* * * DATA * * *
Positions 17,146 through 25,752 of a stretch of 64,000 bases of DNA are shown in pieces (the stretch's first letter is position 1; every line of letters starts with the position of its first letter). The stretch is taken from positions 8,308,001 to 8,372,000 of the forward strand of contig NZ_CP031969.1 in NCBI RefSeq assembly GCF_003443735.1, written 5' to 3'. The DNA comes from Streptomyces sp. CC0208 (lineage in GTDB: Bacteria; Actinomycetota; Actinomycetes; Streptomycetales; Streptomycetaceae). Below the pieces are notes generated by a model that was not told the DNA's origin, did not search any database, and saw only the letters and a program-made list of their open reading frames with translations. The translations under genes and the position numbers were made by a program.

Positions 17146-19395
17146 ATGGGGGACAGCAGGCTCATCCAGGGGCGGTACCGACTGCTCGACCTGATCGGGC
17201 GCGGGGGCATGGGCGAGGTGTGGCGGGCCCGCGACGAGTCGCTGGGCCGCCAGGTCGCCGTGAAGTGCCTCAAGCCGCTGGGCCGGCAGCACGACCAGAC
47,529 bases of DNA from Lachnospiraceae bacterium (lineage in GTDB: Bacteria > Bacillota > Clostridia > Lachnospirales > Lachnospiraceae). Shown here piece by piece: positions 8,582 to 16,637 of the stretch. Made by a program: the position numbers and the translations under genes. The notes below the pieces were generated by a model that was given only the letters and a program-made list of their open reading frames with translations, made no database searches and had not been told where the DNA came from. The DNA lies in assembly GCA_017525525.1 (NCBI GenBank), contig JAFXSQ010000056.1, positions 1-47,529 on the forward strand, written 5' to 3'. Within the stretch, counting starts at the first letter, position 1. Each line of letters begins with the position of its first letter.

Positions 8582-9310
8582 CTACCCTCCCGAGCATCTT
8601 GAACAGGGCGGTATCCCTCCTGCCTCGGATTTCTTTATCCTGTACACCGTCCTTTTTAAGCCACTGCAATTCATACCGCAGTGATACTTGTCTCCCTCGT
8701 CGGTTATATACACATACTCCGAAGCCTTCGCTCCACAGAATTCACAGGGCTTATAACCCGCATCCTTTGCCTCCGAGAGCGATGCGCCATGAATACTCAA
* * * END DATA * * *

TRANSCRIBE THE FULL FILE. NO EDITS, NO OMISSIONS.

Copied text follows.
Positions 17,146 through 25,752 of a stretch of 64,000 bases of DNA are shown in pieces (the stretch's first letter is position 1; every line of letters starts with the position of its first letter). The stretch is taken from positions 8,308,001 to 8,372,000 of the forward strand of contig NZ_CP031969.1 in NCBI RefSeq assembly GCF_003443735.1, written 5' to 3'. The DNA comes from Streptomyces sp. CC0208 (lineage in GTDB: Bacteria; Actinomycetota; Actinomycetes; Streptomycetales; Streptomycetaceae). Below the pieces are notes generated by a model that was not told the DNA's origin, did not search any database, and saw only the letters and a program-made list of their open reading frames with translations. The translations under genes and the position numbers were made by a program.

Positions 17146-19395
17146 ATGGGGGACAGCAGGCTCATCCAGGGGCGGTACCGACTGCTCGACCTGATCGGGC
17201 GCGGGGGCATGGGCGAGGTGTGGCGGGCCCGCGACGAGTCGCTGGGCCGCCAGGTCGCCGTGAAGTGCCTCAAGCCGCTGGGCCGGCAGCACGACCAGAC
47,529 bases of DNA from Lachnospiraceae bacterium (lineage in GTDB: Bacteria > Bacillota > Clostridia > Lachnospirales > Lachnospiraceae). Shown here piece by piece: positions 8,582 to 16,637 of the stretch. Made by a program: the position numbers and the translations under genes. The notes below the pieces were generated by a model that was given only the letters and a program-made list of their open reading frames with translations, made no database searches and had not been told where the DNA came from. The DNA lies in assembly GCA_017525525.1 (NCBI GenBank), contig JAFXSQ010000056.1, positions 1-47,529 on the forward strand, written 5' to 3'. Within the stretch, counting starts at the first letter, position 1. Each line of letters begins with the position of its first letter.

Positions 8582-9310
8582 CTACCCTCCCGAGCATCTT
8601 GAACAGGGCGGTATCCCTCCTGCCTCGGATTTCTTTATCCTGTACACCGTCCTTTTTAAGCCACTGCAATTCATACCGCAGTGATACTTGTCTCCCTCGT
8701 CGGTTATATACACATACTCCGAAGCCTTCGCTCCACAGAATTCACAGGGCTTATAACCCGCATCCTTTGCCTCCGAGAGCGATGCGCCATGAATACTCAA